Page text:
When Binodini was performing in Sri Chaitanya in the title role of the Vaishnava saint, Sri Sri Paramhamsa walked up to the stage after watching the play, placed his hand on Binodini's head and blessed her. From that time on, Binodini gradually began to withdraw from the stage and finally quit after dominating the Bengali stage from 1873 to 1886. She married a local zamindar -- popularly known as Ranga Babu, a nickname -- who was patiently waiting in the wings and the couple also bore a daughter, Shakuntala. According to Devajit Bandopadhyay, widely known as the best living scholar on Bengali theatre and its music, the descendants of this zamindar are still alive and are political leaders and powerful people. Shakuntala died when she was only 11, the age when Binodini had stepped on the stage for the first time as an extra. Soon after, her husband and benefactor also passed away when Binodini was in her mid-thirties, leaving her alone and isolated, with memories to lean back on till her death.
The entire life of Binodini unfolded in the second day's performance of Nati Binodini (Bengali), staged by Kolkata's Bharattirtha Jatra Samaj in Bengali. This was a straight dramatisation of Brajendra Kumar Dey's jatra-play on the actress's life written many years ago. The 180-plus minutes production began with the widowed Binodini weeping at the burning pyre of her dead husband. It then moves into the past and unfolds her life from the time she began her career on stage. Halfway through, the play shifted focus to the influence of Sri Sri Paramahamsa on Binodini, the woman and the actress, and on her mentor, Girish Chandra Ghosh, who was an atheist and was transformed when Paramahamsa entered his life. But Binodini remained the centre stage.
Tapasi Roy Choudhury as Binodini has also written the lyrics of the songs and set them to music. She sang them beautifully but the same cannot be said of her acting, dress and make-up all of which were too modern, contemporary and sophisticated to fit into a period character picked from history. Despite the brilliant acting by the entire cast other than the protagonist, good stage design and lighting, the play lost its intensity mainly due to its length made lengthier through needless comic intrusions created to accommodate needless costume changes. Prabhat Chakraborty, playing Paramahamsa, was outstanding.
The third play, Binodini (Bengali) on a script based solely on the two original autobiographies of the actress, came from Dhaka Theatre, Bangladesh. It was a one-woman performance by Shimul Yusuf, a noted actress of the Bangladesh stage. But more than a play, it was an all-round, comprehensive performance that blended many styles of the performing arts - recitation, songs, music, dance, stylised movements, long monologues, dialogues exchanged between two characters but enacted by one actress, in a magic unfolding of the life of Binodini Dasi.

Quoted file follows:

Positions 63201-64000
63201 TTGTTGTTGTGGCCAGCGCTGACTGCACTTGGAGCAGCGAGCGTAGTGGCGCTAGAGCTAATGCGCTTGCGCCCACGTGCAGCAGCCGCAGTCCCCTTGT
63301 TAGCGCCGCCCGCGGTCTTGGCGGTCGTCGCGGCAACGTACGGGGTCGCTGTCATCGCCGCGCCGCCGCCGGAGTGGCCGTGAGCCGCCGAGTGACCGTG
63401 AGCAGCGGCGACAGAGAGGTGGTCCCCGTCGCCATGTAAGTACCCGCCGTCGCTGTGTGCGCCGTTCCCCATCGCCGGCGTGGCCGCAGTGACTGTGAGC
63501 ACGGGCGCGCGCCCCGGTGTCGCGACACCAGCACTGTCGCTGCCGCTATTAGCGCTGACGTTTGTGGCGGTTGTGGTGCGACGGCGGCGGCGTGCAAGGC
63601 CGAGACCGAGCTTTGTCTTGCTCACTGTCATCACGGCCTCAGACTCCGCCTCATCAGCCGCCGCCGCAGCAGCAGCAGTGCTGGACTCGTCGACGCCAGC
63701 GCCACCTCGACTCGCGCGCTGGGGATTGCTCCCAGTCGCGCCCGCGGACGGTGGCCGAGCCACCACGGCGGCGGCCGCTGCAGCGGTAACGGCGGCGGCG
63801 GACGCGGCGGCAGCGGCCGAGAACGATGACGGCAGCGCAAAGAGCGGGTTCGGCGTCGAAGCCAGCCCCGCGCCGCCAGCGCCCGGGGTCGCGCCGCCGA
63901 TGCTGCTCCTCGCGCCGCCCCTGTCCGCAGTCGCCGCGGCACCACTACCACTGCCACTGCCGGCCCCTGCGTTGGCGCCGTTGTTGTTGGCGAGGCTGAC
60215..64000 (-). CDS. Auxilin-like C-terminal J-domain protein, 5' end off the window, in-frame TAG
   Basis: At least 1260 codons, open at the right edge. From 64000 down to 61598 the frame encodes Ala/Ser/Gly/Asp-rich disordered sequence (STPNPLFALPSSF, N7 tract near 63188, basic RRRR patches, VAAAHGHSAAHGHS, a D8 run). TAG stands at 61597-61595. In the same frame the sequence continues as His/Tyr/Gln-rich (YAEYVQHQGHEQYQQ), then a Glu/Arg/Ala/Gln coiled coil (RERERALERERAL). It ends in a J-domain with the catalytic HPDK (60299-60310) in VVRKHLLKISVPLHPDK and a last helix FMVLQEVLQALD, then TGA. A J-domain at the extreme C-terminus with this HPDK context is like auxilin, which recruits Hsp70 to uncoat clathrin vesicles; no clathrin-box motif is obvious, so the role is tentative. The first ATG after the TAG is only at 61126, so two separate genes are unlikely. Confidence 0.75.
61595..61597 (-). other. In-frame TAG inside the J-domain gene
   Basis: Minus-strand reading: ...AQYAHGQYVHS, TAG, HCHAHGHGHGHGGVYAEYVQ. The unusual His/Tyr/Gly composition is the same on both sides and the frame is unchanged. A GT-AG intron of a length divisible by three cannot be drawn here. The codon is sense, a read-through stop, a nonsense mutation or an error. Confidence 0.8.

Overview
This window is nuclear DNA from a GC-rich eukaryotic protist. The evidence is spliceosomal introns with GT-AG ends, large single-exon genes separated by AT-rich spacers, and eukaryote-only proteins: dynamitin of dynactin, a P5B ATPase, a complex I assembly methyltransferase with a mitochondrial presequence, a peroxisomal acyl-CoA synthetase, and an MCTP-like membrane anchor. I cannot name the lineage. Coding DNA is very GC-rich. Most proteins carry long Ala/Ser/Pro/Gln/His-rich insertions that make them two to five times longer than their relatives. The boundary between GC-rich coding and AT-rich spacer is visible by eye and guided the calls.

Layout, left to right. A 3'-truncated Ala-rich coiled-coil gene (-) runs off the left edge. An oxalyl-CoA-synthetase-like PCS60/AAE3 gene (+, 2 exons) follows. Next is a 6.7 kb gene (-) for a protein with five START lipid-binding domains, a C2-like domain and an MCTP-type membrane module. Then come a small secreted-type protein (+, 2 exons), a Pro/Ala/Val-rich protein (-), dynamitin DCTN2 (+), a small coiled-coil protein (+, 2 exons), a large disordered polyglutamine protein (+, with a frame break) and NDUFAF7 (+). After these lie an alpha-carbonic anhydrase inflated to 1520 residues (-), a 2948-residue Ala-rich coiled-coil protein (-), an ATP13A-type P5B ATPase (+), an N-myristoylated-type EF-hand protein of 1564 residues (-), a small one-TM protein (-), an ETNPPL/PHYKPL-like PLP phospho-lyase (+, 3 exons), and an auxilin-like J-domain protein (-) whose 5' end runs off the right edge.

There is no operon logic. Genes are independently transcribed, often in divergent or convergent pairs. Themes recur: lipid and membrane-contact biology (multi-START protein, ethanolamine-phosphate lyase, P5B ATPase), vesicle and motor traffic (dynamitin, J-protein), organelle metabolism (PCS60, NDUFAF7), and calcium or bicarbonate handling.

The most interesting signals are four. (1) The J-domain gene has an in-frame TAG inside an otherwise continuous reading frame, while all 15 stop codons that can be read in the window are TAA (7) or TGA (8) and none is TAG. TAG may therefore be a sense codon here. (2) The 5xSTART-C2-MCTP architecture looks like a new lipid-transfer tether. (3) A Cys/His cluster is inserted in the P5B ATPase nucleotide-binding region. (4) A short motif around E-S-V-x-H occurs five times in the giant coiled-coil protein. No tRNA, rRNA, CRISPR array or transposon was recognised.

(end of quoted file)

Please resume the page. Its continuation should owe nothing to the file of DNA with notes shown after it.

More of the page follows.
Still from another Nati Binodini play at the festival.
The middle-aged Yusuf, under the directorial baton of Nasir Uddin Yusuf, used the entire space of the proscenium stage - vertically, horizontally, even circularly, with props used as vehicles and aids to expression and acting. Minimum props placed on stage were pegs to hang her acting on - coloured chunaris she used to change the character with a single twist of the garment, a reclining chair here, a stool there, were enough to give her the support she needed. The musicians sat like a chorus at the back of the stage space, a harking back to old Bengali stage performances. Ishrat Nisat's light design and Kamaluddiin Kabir's sets offered background support without intruding into the performance. Yusuf's performance was so smooth and seamless that she could easily bridge the gap between the audience and the actor without having to leave the stage.
The three plays presented the same story of Binodini Dasi from three completely different perspectives in their distinct ways. The concluding night saw recitations from Binodini's autobiography by Soumitra Chatterjee and songs composed and performed on stage during the time of Nati Binodini sung by Devajit and Riddhi Bandopadhyay under the title Binodini-Kaaler Natya-Sangeet. This festival dedicated solely to celebrate the memory and contribution of this great actress is not as surprising as the fact that the audience at the G D Birla Sabhagriha from November 1 to November 4 consisted majorly of men and women in their fifties. Youngsters who attended are from within the theatre fraternity of Calcutta.
Ironically, soon after Independence, in the late 1940s, the powers-that-be in Kolkata decided to construct a broad road which is now known as Central Avenue. Many theatre houses were mowed down for the broadening of this road. Among these were Manmohan Theatre and Star Theatre built by Rai. The Star Theatre we see today is a different one.